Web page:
It is true what they say about time seeming to dilate at the precipice of the unexpected. Imprecise writers often tout this as a manifestation of Einstein’s claim that the passage of time is relative, the proverbial instant of happiness juxtaposed with a seemingly unending boredom.
Gas lighting is too polite of a term to describe what is going on here. It is more like someone threw paint on you yesterday, promptly decided to reform their paint-throwing ways and forget their past life, and then asked you today why you’re going around marking the world in red.
Why did we so badly want to be in this place where god—Spinoza’s or another variant—had not prepared for us, a place where there was no grass we did not plant, water we did not unfreeze or bring with us, and air that was not carried in tanks.
Physics revealed to me a world which made no reference to who I was and all the random factors that could bend a life trajectory. It presented the world as one of structure and order and gave me many reasons to have faith in a life I did not completely understand.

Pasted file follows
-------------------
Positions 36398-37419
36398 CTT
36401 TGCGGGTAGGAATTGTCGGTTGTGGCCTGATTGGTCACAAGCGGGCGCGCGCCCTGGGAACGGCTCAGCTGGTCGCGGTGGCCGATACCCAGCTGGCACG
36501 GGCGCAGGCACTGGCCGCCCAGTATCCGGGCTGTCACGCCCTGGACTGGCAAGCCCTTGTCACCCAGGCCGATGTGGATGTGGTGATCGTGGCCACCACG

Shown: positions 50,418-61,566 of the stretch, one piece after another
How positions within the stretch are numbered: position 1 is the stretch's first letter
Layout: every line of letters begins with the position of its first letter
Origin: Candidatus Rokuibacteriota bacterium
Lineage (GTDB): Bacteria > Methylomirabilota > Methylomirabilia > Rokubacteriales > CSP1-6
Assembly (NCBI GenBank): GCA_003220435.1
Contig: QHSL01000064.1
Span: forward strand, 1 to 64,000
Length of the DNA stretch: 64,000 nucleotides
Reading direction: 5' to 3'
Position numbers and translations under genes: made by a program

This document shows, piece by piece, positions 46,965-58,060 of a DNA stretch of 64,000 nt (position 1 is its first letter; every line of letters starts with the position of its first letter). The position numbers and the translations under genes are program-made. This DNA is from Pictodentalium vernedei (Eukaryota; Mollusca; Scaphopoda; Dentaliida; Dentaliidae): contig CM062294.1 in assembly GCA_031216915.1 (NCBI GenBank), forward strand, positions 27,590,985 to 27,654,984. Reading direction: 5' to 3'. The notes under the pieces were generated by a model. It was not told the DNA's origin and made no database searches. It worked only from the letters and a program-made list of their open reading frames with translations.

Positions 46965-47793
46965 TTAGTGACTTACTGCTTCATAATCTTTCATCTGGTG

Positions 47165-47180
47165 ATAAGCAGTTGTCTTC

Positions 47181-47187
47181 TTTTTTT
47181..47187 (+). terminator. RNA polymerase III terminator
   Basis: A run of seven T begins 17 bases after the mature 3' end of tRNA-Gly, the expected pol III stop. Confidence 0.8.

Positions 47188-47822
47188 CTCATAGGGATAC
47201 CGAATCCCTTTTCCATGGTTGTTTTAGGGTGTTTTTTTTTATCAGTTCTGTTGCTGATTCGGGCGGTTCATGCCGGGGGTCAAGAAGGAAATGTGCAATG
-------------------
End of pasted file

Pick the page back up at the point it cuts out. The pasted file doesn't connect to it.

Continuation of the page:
People’s virtual avatars on these dating apps seem less like representations of people and more like non-playable characters in a game, characters with whom the player can do whatever he or she wishes because such digital avatars do not appear to have the full dimensionality of a real person.
Mid-life crises are like plateaus. It is possible to get past them but only if one abandons the foundational premises of work that allowed one to climb to the plateau in the first place. Only if one relinquishes the rule can one escape the place that the rule has led one to and trapped one within.
To say that the situation was unfair would be to misunderstand the situation or the definition of fairness. There was no arbiter to be found, no attempt at balancing according to an agreed upon rubric. The universe was, as it has always been, silent.